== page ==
Remember when being up at 3am meant you were having a good night? No? Everything’s a bit foggy since you had a baby? After those crazy, hazy newborn days, most parents are longing for an uninterrupted night’s sleep (and likely, a regular shower). Take heart, the promised land may be closer than you think.
Is your baby ready to stop feeding at night?
Our resident infant sleep expert, Dr. Natalie Barnett, says yes if your baby is 4-6 months old. “Many, though not all, babies are able to make it through the night without food at 4 months. By 6 months, almost all healthy babies are physically and neurologically able to go 12 hours without food.”
Before you take away that nighttime nutrition, it’s important to have two things in place.
First, you need to structure daytime feedings so that your baby is getting all the calories and nutrition they need during the day. If you eliminate nighttime feedings, you need to make up for it during the day, or your baby is going to wake up hungry. Dr. Barnett recommends milk feeding every 2.5-3 hours and 3 solid feedings a day, if your baby has started solids.
Second, you want your baby to fall asleep independently at the beginning of the night. A baby who falls asleep on their own is more likely to settle themselves in the night without your intervention. They’ll find their own way back to sleep rather than looking to food or comfort. If you need some help getting your baby to fall asleep on their own, check out our post on sleep training.
Once you’ve laid the foundation, what’s the best way to drop those feeds?
“There are a range of options depending on your baby and your parenting style” says Dr. Barnett. You can drop night feeds gradually, take a middle-of-the-road approach, or go cold turkey.
If you choose to wean your baby gradually, Dr. Barnett suggests cutting down the amount of milk they’re getting at each night feeding over a period of a few weeks. Reduce the number of ounces your baby is taking for each night feed every few days until they’re no longer feeding at night.
If you’re breastfeeding, nurse for shorter and shorter periods of time over a few weeks. Dr. Barnett suggests using 10 or 15 minutes as a starting point “by 4 or 5 months your baby should be able to get all the food they need in 10 or 15 minutes, so work down from there.” You’ll also want to be conscious of how your baby is sucking. As soon as they stop eating and start comfort sucking, unlatch and put them pack in the crib.
If your style falls somewhere in the middle, give your baby a chance to get back to sleep on their own, but set a time limit on crying. If they haven’t settled themselves in that time period, go in, pat them on the back, rock them, or just feed them. Its up to you. Increase the amount of time you let them cry each night, for example, give them 20 minutes on night one, 30 minutes on night two, and 40 minutes on night three. Dr. Barnett recommends this approach for younger babies (closer to 4 months) rather than letting them cry indefinitely.
If you’re a tear-off-the-bandaid type, make sure they are getting all the feeds they need during the day then eliminate the desired night feed, or all feeds, and let your baby cry until they settle themselves.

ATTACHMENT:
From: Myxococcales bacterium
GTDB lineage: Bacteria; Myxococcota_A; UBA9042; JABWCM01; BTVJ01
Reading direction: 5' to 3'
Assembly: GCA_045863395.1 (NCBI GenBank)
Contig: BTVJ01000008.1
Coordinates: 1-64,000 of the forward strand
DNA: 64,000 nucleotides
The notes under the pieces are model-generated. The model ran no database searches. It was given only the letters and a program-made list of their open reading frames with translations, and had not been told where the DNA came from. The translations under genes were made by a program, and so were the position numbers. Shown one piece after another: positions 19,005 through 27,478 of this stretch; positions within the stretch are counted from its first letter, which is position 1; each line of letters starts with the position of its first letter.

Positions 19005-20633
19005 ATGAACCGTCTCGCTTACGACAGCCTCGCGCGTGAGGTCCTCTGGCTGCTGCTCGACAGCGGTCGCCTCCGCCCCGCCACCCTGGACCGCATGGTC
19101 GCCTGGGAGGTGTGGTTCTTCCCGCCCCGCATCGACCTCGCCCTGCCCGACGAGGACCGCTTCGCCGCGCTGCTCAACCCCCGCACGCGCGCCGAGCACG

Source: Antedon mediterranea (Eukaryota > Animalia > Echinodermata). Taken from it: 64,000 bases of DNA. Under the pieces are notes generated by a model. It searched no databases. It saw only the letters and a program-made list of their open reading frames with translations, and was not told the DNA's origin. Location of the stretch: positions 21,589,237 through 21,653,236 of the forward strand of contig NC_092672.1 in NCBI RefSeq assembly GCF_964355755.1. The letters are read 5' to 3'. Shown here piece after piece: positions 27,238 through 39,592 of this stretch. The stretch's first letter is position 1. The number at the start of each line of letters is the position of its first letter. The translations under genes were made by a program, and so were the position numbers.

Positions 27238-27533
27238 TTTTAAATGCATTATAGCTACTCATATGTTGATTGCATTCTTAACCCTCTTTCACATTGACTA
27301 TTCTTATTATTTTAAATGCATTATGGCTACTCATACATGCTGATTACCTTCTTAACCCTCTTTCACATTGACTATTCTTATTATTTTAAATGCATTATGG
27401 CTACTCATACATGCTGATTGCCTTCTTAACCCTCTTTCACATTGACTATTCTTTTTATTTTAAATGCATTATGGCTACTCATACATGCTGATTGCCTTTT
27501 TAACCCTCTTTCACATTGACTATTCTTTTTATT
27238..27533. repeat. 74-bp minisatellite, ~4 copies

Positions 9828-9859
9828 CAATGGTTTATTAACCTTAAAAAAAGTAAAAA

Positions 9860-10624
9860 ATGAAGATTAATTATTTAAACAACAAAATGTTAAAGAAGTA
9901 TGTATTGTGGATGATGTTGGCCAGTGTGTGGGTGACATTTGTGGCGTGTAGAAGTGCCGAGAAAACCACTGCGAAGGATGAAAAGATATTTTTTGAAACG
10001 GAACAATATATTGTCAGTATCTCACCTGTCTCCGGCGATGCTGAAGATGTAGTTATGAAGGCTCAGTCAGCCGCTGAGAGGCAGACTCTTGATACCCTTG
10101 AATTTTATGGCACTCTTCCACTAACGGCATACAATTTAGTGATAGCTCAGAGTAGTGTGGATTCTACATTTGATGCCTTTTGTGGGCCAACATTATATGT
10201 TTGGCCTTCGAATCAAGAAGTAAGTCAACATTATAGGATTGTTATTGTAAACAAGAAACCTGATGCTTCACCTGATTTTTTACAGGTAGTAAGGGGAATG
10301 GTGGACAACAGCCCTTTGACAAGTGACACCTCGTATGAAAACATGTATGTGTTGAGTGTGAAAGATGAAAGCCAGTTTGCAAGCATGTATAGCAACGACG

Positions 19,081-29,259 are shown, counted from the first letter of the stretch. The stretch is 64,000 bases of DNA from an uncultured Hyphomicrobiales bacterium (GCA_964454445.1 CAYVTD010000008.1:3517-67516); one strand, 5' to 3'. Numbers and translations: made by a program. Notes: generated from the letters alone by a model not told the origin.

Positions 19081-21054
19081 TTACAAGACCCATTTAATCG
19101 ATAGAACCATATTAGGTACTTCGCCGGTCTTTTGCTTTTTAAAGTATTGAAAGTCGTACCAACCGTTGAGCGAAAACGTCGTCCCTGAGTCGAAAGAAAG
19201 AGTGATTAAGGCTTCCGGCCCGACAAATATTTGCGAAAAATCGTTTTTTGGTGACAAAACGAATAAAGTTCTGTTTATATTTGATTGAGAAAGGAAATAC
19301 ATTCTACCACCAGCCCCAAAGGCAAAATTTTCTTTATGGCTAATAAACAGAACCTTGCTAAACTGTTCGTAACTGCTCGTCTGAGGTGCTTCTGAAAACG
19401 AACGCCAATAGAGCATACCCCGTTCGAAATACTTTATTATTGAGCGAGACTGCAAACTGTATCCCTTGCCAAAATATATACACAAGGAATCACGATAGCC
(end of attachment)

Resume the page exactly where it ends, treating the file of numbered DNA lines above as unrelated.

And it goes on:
So, how long will it take?
If you take a gradual approach, it may take a few weeks. A middle-of the-road method can take a little less time, but will likely require a week or more. If you’re eliminating the feeds cold-turkey, it should take around 3 days.
Before you start down your chosen path, make sure your baby is getting enough food during the day. “The process will be more drawn out if your baby is hungry,” says Dr. Barnett. “If everything is in place, your baby really shouldn’t need those night feeds.”
Breaking the association between food and sleep will also help your chances of success. Dr. Barnett recommends feeding upon awakening starting at 4 months. “Prior to 4 months, it’s totally appropriate for your baby to fall asleep however they can, but at around 4 months you’ll want to transition to feeding when they wake during the day rather than feeding to sleep. It’s such a strong sleep association.”
Like any kind of sleep training, night weaning can be challenging. Dr. Barnett offers some reassurance “Transitioning from eating at night is a big change and big changes come with frustration. Your baby’s not angry or feeling abandoned, they want to get back to sleep and they’re learning how to do it without a feed.” When you know what you’re hearing is frustration it can be a bit easier when your baby cries. “It’s okay for your baby to be frustrated,” she says. “I would never want a baby to do something they’re not ready to do, but your 4-6 month old is likely ready to night wean. This is a totally appropriate level of frustration for your baby to experience.”
A good video monitor can also help allay your fears. You can easily check to see if your baby is wedged in the corner of their crib or if their foot’s stuck in the slats, so you know they’re not crying from discomfort.
All this being said, the most important thing you can do is be consistent. “I cannot stress consistency enough,” says Dr. Barnett. “Weaning will take longer than it needs to if you don’t stick to your plan.” It also helps to be confident in your approach. Babies will feed off your mood, so when you’re sure of yourself, they are, too.
Have confidence in your baby and yourself. Set them up for success, trust that they’ll find a way, and chances are, you’ll both get a better night’s sleep.